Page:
|2 authors||John Smith and Paul J. Jones||Smith and Jones|
|3 authors||John Smith, Paul J. Jones, and Sheila McDonnell||Smith, Jones, and McDonnell|
|4+ authors||John Smith et al.||Smith et al.|
In your bibliography, list up to 10 authors in full.
If there are eleven or more authors, list the first seven in the bibliography, followed by “et al.”
Citing journal articles in author-date style
In Chicago author-date style, an in-text citation consists of the author’s last name, the year of publication, and a page number.
Each in-text citation must correspond to an entry in your reference list. This is almost identical to a bibliography entry, except the year comes after the author’s name, and only the month appears in brackets.
Author-date journal citation examples
|In-text citation||(Pickard 2011, 182)|
|Reference list||Pickard, Hanna. 2011. “What Is Personality Disorder?” Philosophy, Psychiatry, & Psychology 18, no. 3 (September): 181–84. https://doi.org/10.1353/ppp.2011.0040.|
|In-text citation||(Rabin and Rabern 2016, 357)|
|Reference list||Rabin, Gabriel Oak, and Brian Rabern. 2016. “Well Founding Grounding Grounding.” Journal of Philosophical Logic 45, no. 4 (August): 349–79. https://www.jstor.org/stable/43895445.|
|In-text citation||(Goldstone 2013, 36)|
|Reference list||Goldstone, Jack A. 2013. “Climate Lessons from History.” Historically Speaking 14, no. 5 (November): 35–37. Project MUSE.|
|In-text citation||(Barker 2015, 60)|
|Reference list||Barker, Joseph. 2015. “Against ‘Vital Materialism’: The Passive Creation of Life in Deleuze.” Mosaic 48, no. 4 (December): 49–62.|
Finding citation information for a journal article
The information you need for your citations is usually listed above the article in the database where you found it. The image below shows where to find the relevant information on Project MUSE, for example.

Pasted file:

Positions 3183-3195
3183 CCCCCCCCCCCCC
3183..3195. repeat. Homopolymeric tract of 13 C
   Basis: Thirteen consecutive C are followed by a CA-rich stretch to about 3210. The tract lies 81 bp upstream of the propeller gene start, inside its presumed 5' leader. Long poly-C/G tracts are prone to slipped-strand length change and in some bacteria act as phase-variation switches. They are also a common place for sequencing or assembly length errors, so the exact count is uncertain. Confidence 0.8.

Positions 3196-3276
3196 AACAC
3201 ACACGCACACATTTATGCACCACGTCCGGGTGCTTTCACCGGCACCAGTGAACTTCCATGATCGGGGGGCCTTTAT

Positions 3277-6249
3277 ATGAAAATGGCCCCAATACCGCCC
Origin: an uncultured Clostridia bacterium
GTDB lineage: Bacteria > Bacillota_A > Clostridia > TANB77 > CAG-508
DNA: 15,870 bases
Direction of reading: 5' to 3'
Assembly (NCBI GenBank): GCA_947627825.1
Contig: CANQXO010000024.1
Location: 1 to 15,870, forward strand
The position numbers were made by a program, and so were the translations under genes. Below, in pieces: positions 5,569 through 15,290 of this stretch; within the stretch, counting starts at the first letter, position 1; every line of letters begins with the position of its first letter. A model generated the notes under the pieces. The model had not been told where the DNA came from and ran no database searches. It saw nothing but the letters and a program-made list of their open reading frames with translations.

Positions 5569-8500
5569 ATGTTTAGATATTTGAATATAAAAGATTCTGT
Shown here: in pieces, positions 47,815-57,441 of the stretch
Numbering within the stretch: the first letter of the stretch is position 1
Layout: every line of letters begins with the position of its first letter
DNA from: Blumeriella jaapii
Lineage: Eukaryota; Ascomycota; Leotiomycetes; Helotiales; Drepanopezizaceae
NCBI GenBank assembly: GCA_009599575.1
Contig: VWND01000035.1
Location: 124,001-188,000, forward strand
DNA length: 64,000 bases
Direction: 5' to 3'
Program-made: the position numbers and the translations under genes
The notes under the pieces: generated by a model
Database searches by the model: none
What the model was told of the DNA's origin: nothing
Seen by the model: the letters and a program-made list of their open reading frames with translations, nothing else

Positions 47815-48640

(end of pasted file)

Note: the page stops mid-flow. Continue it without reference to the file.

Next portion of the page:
With this information, we can construct our bibliography entry.
Frequently asked questions about Chicago style citations
- When should I include page numbers in Chicago style citations?
Page numbers should be included in your Chicago in-text citations when:
- You’re quoting from the text.
- You’re paraphrasing a particular passage.
- You’re referring to information from a specific section.
When you’re referring to the overall argument or general content of a source, it’s unnecessary to include page numbers.
- When should I use “et al.” in Chicago citations?
When a source has four or more authors, your in-text citation or footnote should give only the first author’s name followed by “et al.” (Latin for “and others”). This makes your citations more concise.
In your bibliography or reference list, when a source has more than 10 authors, list the first seven followed by “et al.”
- Should I use short notes or full notes?
- How do I find the DOI of an article?
The DOI is usually clearly visible when you open a journal article on an academic database. It is often listed near the publication date, and includes “doi.org” or “DOI:”. If the database has a “cite this article” button, this should also produce a citation with the DOI included.
If you can’t find the DOI, you can search on Crossref using information like the author, the article title, and the journal name.